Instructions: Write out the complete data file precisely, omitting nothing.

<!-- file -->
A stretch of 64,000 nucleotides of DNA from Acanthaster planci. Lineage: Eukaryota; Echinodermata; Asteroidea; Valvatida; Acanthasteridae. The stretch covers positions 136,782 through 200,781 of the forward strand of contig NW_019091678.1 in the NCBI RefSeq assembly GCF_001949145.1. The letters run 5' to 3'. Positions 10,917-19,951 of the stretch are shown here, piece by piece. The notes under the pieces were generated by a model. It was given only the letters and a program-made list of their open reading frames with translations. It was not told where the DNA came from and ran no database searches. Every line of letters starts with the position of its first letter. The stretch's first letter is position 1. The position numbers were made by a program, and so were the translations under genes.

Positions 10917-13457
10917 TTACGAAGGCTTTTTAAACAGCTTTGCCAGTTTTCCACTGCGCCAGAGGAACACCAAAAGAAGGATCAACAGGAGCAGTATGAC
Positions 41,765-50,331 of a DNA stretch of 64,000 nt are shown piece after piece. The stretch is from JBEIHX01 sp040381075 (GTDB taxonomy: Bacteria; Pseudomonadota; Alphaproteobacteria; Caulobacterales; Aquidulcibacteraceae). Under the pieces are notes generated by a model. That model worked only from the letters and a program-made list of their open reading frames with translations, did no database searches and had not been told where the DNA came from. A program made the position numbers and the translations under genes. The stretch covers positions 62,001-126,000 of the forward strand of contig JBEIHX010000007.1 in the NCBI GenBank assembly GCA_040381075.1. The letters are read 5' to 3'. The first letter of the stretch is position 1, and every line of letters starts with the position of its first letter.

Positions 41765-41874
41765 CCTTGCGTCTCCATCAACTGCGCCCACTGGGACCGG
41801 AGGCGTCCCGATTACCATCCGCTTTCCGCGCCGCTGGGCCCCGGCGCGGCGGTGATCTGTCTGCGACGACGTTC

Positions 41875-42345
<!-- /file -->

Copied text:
A stretch of 64,000 nucleotides of DNA from Acanthaster planci. Lineage: Eukaryota; Echinodermata; Asteroidea; Valvatida; Acanthasteridae. The stretch covers positions 136,782 through 200,781 of the forward strand of contig NW_019091678.1 in the NCBI RefSeq assembly GCF_001949145.1. The letters run 5' to 3'. Positions 10,917-19,951 of the stretch are shown here, piece by piece. The notes under the pieces were generated by a model. It was given only the letters and a program-made list of their open reading frames with translations. It was not told where the DNA came from and ran no database searches. Every line of letters starts with the position of its first letter. The stretch's first letter is position 1. The position numbers were made by a program, and so were the translations under genes.

Positions 10917-13457
10917 TTACGAAGGCTTTTTAAACAGCTTTGCCAGTTTTCCACTGCGCCAGAGGAACACCAAAAGAAGGATCAACAGGAGCAGTATGAC
Positions 41,765-50,331 of a DNA stretch of 64,000 nt are shown piece after piece. The stretch is from JBEIHX01 sp040381075 (GTDB taxonomy: Bacteria; Pseudomonadota; Alphaproteobacteria; Caulobacterales; Aquidulcibacteraceae). Under the pieces are notes generated by a model. That model worked only from the letters and a program-made list of their open reading frames with translations, did no database searches and had not been told where the DNA came from. A program made the position numbers and the translations under genes. The stretch covers positions 62,001-126,000 of the forward strand of contig JBEIHX010000007.1 in the NCBI GenBank assembly GCA_040381075.1. The letters are read 5' to 3'. The first letter of the stretch is position 1, and every line of letters starts with the position of its first letter.

Positions 41765-41874
41765 CCTTGCGTCTCCATCAACTGCGCCCACTGGGACCGG
41801 AGGCGTCCCGATTACCATCCGCTTTCCGCGCCGCTGGGCCCCGGCGCGGCGGTGATCTGTCTGCGACGACGTTC

Positions 41875-42345